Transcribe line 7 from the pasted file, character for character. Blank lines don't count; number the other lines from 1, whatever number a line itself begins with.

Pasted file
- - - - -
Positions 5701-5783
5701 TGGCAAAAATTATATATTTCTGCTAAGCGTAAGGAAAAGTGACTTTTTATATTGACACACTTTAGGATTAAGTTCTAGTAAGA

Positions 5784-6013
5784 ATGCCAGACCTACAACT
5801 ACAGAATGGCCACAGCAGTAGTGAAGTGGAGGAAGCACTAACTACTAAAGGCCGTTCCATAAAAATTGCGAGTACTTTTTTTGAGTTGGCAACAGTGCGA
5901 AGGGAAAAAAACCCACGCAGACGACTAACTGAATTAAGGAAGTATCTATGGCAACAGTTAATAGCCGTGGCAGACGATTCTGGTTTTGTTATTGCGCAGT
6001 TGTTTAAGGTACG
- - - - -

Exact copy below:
6001 TGTTTAAGGTACG